Last July saw an unexpected slump in the number of home sales, and experts say it could be a sign that the market has just become too expensive for “normal” buyers.
The National Association of Realtors’ most recent data shows that median home prices hit a record $258,300 in July, the highest ever recorded. The NAR divides home sales figures into six price “buckets” and said that the lowest-end of these, which covers homes in the $100,000 and below range, saw sales down 14 percent compared to the same month one year before.
In contrast, sales of homes in the most expensive, multi-million dollar price bucket jumped by almost 20 percent in the same period.
For the month of July, the NAR reported that total existing home sales fell by 1.3 percent compared to the previous month.
The most telling statistic however is that homes valued at $500,000 and above now account for over 14 percent of all sales. That’s up from just 9 percent back in 2013 when the market had only just begun its recovery from last decade’s recession. Meanwhile, the market share of homes in the lowest price bracket is less than half of what it was in 2013.
"On the lower end, there is virtually no property at a very low price level anymore," said Lawrence Yun, chief economist for the NAR. "The same property has been moved up to a different price bucket just because the prices have been rising strongly, over 40 percent price appreciation in the past five years. We are not getting the transactions on the lower end because there is virtually no inventory on the lower end."
Inventory shortages have been a concern for some time, and much pressure has been placed on homebuilders to step up and provide more affordable units for buyers. But despite the fact that most builders have increased construction and are selling homes at an historically fast rate, most are targeting the mid-to-upper end of the market, at the expense of lower-priced homes. The builders argue that lower-end homes just aren’t profitable these days, due to the high costs of land, labor and materials, and what they say are excessive regulatory costs.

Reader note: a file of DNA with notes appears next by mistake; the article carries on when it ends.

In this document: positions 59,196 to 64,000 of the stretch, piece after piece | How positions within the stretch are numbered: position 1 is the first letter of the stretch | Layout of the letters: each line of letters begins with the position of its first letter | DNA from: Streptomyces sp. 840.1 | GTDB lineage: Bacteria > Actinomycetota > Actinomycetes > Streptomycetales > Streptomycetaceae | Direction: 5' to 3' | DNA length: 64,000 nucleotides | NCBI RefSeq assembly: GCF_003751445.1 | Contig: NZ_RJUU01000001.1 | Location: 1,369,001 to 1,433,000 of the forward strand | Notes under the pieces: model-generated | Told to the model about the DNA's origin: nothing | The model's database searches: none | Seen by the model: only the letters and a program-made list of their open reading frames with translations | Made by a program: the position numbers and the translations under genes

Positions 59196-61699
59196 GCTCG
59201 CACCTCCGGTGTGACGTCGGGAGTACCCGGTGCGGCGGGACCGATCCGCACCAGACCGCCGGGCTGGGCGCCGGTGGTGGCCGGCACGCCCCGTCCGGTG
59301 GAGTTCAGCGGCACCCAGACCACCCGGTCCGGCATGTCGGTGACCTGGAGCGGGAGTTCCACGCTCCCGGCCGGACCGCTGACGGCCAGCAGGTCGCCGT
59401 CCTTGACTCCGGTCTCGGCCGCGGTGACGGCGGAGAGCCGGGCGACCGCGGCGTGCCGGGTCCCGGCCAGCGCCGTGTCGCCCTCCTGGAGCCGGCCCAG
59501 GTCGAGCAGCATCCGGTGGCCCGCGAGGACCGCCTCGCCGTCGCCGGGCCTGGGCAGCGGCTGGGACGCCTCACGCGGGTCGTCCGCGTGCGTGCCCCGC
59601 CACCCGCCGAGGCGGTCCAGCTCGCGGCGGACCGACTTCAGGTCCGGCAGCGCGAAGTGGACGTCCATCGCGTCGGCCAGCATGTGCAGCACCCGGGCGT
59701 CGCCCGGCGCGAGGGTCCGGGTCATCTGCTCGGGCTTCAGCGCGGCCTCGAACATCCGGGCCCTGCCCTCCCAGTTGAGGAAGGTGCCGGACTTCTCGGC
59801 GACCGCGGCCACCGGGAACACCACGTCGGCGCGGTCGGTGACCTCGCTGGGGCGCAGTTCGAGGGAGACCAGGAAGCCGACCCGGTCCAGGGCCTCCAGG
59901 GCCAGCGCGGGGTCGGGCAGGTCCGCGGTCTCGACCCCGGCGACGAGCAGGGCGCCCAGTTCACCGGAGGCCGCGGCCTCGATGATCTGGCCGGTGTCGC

As a result, home price gains across the country continue to accelerate, and there are signs of overheating in markets where inventories are lowest. National inventories were down 9 percent compared to July 2016, while the NAR’s housing affordability index recently hit its lowest level since 2008.
“Home prices are still rising above incomes and way too fast in many markets,” said Yun. “Realtors continue to say prospective buyers are frustrated by how quickly prices are rising for the minimal selection of homes that fit buyers’ budget and wish list.”